Thread: AGU2019 Session: Cryospheric Geophysics (NS/C/S)

Started: 2019-07-29 11:42:41
Last activity: 2019-07-29 11:42:41
Topics: AGU Meetings
Stephanie James
2019-07-29 11:42:41
***apologies for multiple postings, there was an issue with incomplete
delivery for some recipients***

Dear colleagues,

We would like to remind you of the session "Geophysical Advances in
Cryospheric Processes, Structure, and Environmental Change," at the AGU
Fall Meeting 2019. This session is co-organized by Near-Surface Geophysics,
Cryosphere and Seismology sections. Our invited presenters are Emma Smith
(Alfred Wegener Institute) and David Rey (Colorado School of Mines).

Please submit your abstract at:
https://agu.confex.com/agu/fm19/prelim.cgi/Session/74729

We look forward to seeing you in San Francisco!

Stephanie James [USGS]
Andy Parsekian [University of Wyoming]
Dan McGrath [Colorado State University]
Atsuhiro Muto [Temple University]

-----------------------------------
Session ID: 74729
Session Title: [NS006] Geophysical Advances in Cryospheric Processes,
Structure, and Environmental Change
Session Description: The cold regions of our planet are undergoing
unprecedented changes; however, many details of cryospheric processes and
subsurface characteristics are inaccessible beneath or within frozen Earth
materials and thus remain unknown. Geophysical observations are essential
to studies of high-elevation and high-latitude cold regions, and through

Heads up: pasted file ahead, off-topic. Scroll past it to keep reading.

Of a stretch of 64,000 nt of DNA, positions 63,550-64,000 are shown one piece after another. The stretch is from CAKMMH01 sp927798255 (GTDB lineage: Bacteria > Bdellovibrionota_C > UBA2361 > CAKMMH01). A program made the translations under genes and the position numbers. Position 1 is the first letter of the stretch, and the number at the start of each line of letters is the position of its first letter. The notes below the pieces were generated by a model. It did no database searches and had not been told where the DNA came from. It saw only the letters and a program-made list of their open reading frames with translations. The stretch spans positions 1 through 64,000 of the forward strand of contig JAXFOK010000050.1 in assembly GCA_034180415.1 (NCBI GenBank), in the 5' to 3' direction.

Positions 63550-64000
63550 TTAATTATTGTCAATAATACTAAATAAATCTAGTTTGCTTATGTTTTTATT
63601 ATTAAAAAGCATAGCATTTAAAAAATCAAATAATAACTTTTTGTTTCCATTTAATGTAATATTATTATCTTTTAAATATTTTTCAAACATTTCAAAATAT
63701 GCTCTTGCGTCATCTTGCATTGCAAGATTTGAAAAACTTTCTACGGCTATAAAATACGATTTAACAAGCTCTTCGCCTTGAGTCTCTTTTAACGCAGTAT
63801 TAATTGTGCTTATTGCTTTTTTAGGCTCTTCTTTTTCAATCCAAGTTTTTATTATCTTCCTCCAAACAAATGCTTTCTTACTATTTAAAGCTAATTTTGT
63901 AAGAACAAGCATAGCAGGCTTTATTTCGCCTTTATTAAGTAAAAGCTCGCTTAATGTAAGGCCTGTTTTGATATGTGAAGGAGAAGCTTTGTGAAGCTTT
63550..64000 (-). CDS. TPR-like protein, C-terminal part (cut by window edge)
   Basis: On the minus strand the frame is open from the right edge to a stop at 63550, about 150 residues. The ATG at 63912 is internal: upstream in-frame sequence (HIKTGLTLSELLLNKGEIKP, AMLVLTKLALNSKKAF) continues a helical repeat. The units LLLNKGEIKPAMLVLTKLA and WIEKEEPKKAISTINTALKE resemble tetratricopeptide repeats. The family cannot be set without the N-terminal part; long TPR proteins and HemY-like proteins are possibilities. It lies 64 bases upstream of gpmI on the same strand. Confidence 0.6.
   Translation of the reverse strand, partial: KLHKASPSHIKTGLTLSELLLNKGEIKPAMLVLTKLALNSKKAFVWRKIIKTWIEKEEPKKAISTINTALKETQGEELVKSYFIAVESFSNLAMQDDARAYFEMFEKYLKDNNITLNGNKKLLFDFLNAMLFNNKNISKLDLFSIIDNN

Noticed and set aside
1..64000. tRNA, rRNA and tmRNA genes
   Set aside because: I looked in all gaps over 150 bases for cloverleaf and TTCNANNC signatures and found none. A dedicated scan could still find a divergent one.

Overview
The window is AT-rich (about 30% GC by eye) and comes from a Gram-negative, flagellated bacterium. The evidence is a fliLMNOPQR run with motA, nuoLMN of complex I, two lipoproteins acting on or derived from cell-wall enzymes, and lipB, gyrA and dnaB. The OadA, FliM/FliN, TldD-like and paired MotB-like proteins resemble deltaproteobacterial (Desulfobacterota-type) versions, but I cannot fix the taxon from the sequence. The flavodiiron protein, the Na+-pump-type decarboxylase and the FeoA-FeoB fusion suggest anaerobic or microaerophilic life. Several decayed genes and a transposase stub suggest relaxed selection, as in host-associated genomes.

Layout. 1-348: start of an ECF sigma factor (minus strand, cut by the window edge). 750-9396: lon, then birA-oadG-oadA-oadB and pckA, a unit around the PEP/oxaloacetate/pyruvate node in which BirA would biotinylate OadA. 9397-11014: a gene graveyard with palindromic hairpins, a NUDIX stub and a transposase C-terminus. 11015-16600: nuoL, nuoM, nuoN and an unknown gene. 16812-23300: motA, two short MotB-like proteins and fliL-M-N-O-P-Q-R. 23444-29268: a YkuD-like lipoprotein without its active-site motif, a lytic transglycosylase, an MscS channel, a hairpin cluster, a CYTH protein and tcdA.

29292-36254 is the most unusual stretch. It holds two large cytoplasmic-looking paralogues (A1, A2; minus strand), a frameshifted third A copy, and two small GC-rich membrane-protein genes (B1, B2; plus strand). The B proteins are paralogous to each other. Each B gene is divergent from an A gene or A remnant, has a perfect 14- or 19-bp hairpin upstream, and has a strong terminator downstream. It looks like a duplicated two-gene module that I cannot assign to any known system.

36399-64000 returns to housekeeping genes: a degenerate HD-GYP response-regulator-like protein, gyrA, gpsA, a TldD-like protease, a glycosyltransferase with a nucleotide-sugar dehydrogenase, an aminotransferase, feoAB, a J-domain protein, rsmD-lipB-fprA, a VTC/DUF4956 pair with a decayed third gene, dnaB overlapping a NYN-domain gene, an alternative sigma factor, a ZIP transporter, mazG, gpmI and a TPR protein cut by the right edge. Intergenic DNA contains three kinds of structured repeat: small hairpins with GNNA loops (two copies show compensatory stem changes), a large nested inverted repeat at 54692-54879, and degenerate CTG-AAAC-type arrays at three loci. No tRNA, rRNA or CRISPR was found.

ongoing advancements in instrumentation, computing power, and new
measurement strategies, geophysical methods are well positioned to address
many open cryospheric research questions. In this session, we seek
submissions describing advancements, insights, and opportunities provided
by geophysical observations in the study of glaciers, ice sheets, sea ice,
snow, permafrost, and seasonally frozen ground. We welcome submissions
using ground and airborne geophysical methods (e.g. ground penetrating
radar, electrical resistivity, nuclear magnetic resonance, electromagnetic,
seismic, gravity etc.) applied to solve cryospheric problems including
characterization, detection, and/or monitoring of cold-region environments.
Studies exploring innovative methods, multidisciplinary approaches, and the
vulnerability of the cryosphere to future changes are particularly
encouraged.

--
Stephanie James, PhD.
NSF Earth Sciences Postdoctoral Fellow

U.S. Geological Survey
Geology, Geophysics, and Geochemistry Science Center
Denver CO 80225
303-236-1405 (O)
sjames<at>usgs.gov

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